THIS little corner of central Bradford started to take on a new look early in 1979 as council workmen pedestrianised the junction of Tyrrel Street and Sunbridge Road - once the site of a trolley bus turn-round.

A Telegraph & Argus vendor can be seen outside the Huddersfield & Bradford Building Society, a spot that was for many years occupied by newspaper sellers.

Dunn & Co the well-known gents’ outfitters, which can be seen in Ivegate, has long-since vanished.

The report in the T&A states that ‘pedestrians no longer have to dodge cars coming down Ivegate.' It mentions the wooden seats, shaded by trees, as being 'a popular place in the summer for office workers to sit and eat their sandwiches.’

More than four decades later, this small area remains a favourite lunching spot, with Tyrrel Street being part of the city centre’s pedestrianised zone.

This zone, made up of Ivegate, Kirkgate, Bank Street, Tyrrel Street, Hustlergate and parts of Darley Street, was created to help make the city centre a more attractive and secure place for shoppers and visitors.

Moves to achieve this were present long ago. This excerpt is taken from the T&A of January 16, 1954: ‘To relieve traffic congestion in some streets in the centre of Bradford, the Watch Committee is asking next week`s City Council meeting to ban parking in the part of Tyrrel Street between Sunbridge Road and Ivegate, and to introduce unilateral parking in several streets. It is also proposed to make an order banning parking on the south-west side of Booth Street, between Market Street and Broadway.’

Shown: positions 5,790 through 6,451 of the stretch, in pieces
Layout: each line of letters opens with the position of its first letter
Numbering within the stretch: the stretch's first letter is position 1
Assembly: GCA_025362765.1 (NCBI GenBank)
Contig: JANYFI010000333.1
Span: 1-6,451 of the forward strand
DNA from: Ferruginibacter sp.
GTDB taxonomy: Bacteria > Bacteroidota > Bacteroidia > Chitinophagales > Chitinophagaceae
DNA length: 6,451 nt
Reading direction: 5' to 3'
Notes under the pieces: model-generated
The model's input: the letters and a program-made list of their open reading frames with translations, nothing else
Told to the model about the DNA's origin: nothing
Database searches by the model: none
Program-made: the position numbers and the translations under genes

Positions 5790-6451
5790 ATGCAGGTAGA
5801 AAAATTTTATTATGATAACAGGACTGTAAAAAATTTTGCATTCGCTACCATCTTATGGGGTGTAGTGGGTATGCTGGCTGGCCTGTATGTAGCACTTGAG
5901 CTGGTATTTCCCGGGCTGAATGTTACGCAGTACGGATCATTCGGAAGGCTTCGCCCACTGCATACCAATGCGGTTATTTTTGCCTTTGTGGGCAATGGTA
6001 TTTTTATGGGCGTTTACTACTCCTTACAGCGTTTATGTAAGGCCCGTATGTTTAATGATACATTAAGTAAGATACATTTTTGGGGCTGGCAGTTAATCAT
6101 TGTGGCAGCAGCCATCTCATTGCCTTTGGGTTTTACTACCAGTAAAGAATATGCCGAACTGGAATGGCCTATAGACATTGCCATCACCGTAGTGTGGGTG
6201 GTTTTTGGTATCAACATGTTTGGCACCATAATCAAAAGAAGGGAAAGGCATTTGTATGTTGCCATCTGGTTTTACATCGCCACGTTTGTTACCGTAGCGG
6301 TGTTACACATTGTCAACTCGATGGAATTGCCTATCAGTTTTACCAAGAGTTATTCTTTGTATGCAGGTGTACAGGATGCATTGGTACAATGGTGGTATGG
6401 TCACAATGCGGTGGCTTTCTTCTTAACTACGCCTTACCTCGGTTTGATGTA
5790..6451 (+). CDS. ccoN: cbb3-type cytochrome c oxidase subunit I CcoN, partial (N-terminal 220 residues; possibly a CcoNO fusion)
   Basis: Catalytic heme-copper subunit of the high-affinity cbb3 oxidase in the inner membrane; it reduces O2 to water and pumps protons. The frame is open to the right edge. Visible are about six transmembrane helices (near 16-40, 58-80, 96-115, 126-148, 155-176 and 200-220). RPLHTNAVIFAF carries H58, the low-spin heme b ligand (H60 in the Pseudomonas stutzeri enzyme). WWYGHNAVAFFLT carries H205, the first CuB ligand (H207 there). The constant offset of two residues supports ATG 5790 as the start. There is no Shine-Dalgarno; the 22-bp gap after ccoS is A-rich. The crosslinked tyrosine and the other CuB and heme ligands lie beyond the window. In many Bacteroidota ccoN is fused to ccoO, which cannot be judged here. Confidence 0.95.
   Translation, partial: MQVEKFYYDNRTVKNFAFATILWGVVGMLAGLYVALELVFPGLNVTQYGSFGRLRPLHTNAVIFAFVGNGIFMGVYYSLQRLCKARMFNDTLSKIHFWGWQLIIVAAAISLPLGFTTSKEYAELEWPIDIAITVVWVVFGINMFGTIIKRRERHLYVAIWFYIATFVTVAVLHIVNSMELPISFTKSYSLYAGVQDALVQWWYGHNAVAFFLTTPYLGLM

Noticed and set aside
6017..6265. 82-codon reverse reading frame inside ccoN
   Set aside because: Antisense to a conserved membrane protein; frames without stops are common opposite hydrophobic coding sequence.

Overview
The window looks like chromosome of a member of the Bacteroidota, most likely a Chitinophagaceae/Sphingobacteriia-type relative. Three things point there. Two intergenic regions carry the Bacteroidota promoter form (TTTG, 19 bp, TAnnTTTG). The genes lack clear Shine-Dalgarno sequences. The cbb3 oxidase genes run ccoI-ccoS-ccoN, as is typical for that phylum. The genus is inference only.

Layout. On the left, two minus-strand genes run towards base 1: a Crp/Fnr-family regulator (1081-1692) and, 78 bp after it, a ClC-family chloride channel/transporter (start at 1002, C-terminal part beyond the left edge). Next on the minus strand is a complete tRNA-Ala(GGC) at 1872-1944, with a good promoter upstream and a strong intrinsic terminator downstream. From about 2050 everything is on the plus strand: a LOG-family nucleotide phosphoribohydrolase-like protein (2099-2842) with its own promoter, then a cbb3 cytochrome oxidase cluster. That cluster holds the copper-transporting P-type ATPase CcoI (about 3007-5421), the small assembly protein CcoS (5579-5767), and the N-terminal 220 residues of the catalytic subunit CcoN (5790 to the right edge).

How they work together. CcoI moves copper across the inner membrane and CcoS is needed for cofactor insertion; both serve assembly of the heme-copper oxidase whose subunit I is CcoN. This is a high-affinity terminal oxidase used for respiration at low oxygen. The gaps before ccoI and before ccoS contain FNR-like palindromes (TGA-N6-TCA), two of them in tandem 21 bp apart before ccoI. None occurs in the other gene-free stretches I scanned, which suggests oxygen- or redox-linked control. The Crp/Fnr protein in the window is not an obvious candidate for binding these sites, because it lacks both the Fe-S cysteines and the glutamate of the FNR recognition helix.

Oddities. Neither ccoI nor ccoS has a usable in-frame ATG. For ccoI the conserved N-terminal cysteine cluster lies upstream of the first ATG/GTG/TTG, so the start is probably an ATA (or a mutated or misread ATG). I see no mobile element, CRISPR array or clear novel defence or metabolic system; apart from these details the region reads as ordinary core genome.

More recently, Tyrrel Steet hit the headlines for different reasons, when Bradford Council spelled its name incorrectly on a temporary sign placed near the original street sign.

In December 2009 a sign erected to advertise the ongoing Heritage Streets Project spelled the name Tyrell, with one R and two Ls. The juxtaposition of the two signs on one of Bradford’s busiest streets meant the mistake was very noticeable and drew comments from the public.

The Council admitted the unfortunate mistake but said the sign - which would only be in place for a few months - would not be changed to avoid the expense of making a new one.

It is not the first time the name had been mis-spelled. In years gone by many have used double R along with double L, or used one R and two Ls.

The Heritage Street Project was a £1.6 million programme of public realm works in Tyrrel Street, Bank Street and Hustlergate that began in March 2009 to improve the look of the area. The three streets were resurfaced with new and reused natural stone paving, with new street furniture being installed.

It aimed to be a catalyst to wider improvements in Bradford’s retail quarter. The pedestrianisation and other work in the city centre has over time fulfilled all its promises. The area remains a pleasant space to spend a lunch break or have a sit down while out shopping.